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Allstate Insurance Company v. John and Mary Atkins

June 14, 2011

ALLSTATE INSURANCE COMPANY
v.
JOHN AND MARY ATKINS, ET AL.



The opinion of the court was delivered by: O'neill, J.

MEMORANDUM

On September 13, 2010, plaintiff Allstate Insurance Company filed this declaratory judgment action. Allstate seeks an Order declaring that it does not have a duty to defend or indemnify defendants John and Mary Atkins in a lawsuit filed against them by defendant-herein Susan Ricca in the Court of Common Pleas for Delaware County (civil action number 10-000817). Allstate moved for summary judgment on January 11, 2011. Proceeding pro se, the Atkinses filed a response on February 1, 2011.*fn1 For the following reasons, I will grant Allstate's motion.

BACKGROUND

On February 23, 2007, the Atkinses sold the property located at 20 Oriole Avenue, Media, PA 19063 to Ricca. Prior to the sale, the Atkinses completed a "Seller's Property Disclosure Statement." The Atkinses' answers to two of the questions on the disclosure statement are at issue in the underlying lawsuit. First, the Atkinses answered "no" to the v. question "[a]re you aware of any water leakage, accumulations or dampness within the basement or crawl space?" Second, they answered "no" to the question "[a]re you aware of any past or present hazardous substances present on the property (structure or soil) . . . ?" In addition, the Atkinses allegedly orally represented to Ricca that there were no defects in the property aside from those identified in the disclosure statement.

In alleged reliance on the Atkinses' disclosure statement and oral assurances Ricca purchased the property. She quickly concluded, however, that groundwater enters the basement of the Oriole Avenue property through the rear cinderblock wall of the house, causing up to two inches of water to pool over 120 square feet of floor space. Further investigation revealed that the basement ceiling was constructed out of three sheets of asbestos wallboard. These undisclosed defects forced Ricca to spend a substantial amount of money to remove the asbestos sheets and to prevent the reappearance of mold and mildew. She asserted that the basement leak is not correctable absent complete excavation of the surrounding area.

On April 29, 2010, Ricca sued the Atkinses, Re/Max and McFadden in the Court of Common Pleas for Delaware County for alleged violations of the Pennsylvania Unfair Trade Practices and Consumer Protection Act, 73 Pa. Cons. Stat. § § 2011, et seq. She asserted that "[i]nstead of undertaking repairs required [to] completely restore the Residence, the Atkins[es] concealed the evidence of asbestos, and prior leakage and/or drainage problems and/or defects in the basement of the Residence so that potential purchasers would not be able to detect them upon personal inspection." Del. Co. Compl. ¶ 27.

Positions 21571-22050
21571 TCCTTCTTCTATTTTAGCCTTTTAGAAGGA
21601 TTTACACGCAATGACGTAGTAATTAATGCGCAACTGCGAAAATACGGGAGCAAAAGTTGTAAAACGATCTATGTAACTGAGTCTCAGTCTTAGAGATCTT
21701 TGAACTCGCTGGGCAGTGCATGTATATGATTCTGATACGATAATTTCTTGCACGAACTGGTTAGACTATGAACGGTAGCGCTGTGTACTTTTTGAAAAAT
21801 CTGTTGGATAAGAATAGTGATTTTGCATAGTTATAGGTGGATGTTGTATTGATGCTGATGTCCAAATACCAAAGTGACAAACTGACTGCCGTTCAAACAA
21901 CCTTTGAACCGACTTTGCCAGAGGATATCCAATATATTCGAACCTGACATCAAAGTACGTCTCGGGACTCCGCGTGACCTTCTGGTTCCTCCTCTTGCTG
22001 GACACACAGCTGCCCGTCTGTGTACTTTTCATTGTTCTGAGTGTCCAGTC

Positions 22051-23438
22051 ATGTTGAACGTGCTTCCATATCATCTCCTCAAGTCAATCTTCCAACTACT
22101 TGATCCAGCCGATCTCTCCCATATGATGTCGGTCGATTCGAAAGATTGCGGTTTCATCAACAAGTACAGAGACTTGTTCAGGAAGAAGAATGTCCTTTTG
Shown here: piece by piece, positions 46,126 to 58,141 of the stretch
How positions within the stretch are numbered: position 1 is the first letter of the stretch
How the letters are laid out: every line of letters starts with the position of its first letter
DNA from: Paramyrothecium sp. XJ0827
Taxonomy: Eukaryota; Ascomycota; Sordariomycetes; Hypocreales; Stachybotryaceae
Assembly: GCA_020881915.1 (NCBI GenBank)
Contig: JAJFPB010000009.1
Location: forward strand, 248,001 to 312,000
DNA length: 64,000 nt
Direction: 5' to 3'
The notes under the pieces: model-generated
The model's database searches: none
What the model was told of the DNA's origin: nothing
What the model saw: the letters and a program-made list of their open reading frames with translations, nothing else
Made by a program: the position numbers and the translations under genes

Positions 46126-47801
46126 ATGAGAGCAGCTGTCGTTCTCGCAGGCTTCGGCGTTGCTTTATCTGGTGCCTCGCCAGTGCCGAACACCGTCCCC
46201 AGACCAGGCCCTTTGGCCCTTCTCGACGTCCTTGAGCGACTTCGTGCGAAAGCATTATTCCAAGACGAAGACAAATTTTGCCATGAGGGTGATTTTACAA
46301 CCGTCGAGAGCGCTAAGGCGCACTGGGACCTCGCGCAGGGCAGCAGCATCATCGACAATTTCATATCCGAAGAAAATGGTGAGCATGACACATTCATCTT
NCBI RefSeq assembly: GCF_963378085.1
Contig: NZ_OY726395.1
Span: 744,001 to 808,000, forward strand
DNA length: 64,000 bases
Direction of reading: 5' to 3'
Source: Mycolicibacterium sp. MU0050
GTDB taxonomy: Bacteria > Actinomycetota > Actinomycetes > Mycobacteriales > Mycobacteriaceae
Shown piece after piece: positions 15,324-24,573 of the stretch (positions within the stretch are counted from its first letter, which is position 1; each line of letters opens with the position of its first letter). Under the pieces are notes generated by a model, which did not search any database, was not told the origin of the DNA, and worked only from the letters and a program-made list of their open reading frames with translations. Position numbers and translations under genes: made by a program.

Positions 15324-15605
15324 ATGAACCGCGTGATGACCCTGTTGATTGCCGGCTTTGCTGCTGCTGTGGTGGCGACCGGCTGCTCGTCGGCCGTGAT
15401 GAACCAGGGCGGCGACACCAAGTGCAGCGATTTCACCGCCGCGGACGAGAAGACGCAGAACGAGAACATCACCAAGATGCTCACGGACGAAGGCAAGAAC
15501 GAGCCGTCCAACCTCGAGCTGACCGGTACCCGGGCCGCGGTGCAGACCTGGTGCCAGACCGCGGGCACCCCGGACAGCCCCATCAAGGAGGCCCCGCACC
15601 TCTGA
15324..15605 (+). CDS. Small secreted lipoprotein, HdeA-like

During the time period in which the Atkinses owned the Oriole Avenue property, they held two insurance policies with Allstate. Policy number 098678779 was a "Deluxe Homeowners Policy" which insured the Oriole Avenue property. Policy number 918926269 was a "Personal Umbrella Policy" which provided excess insurance coverage. Allstate concedes that these policies were in force at all times relevant to this lawsuit. See Pl.'s Br. at 2.

STANDARD OF REVIEW

Summary judgment will be granted "against a party who fails to make a showing sufficient to establish the existence of an element essential to that party's case, and on which that party will bear the burden of proof at trial." Celotex Corp. v. Catrett, 477 U.S. 317, 322 (1986). The party moving for summary judgment bears the burden of demonstrating that "there is no genuine dispute as to any material fact and the movant is entitled to judgment as a matter of law." Fed. R. Civ. P. 56(a); see Celotex, 477 U.S. at 322-23. If the movant sustains its burden, the non-movant must set forth facts demonstrating the existence of a genuine dispute. See Anderson v. Liberty Lobby, Inc., 477 U.S. 242, 255 (1986). A dispute as to a material fact is genuine if "the evidence is such that a reasonable jury could return a verdict for the nonmoving party." Id. A fact is "material" if it might affect the outcome of the case under governing law. Id.

To establish "that a fact cannot be or is genuinely disputed," a party must:

(A) cit[e] to particular parts of materials in the record, including depositions, documents, electronically stored information, affidavits or declarations, stipulations (including those made for purposes of the motion only), admissions, interrogatory answers, or other materials; or

(B) show[ ] that the materials cited do not establish the absence or presence of a genuine dispute, or that an adverse party cannot produce admissible evidence to support the fact.

Fed. R. Civ. P. 56(c)(1). The adverse party must raise "more than a mere scintilla of evidence in its favor" in order to overcome a summary judgment motion and cannot survive by relying on unsupported assertions, conclusory allegations, or mere suspicions. Williams v. Borough of W. Chester, 891 F.2d 458, 460 (3d Cir. 1989). The "existence of disputed issues of material fact should be ascertained by resolving all inferences, doubts and issues of credibility ...


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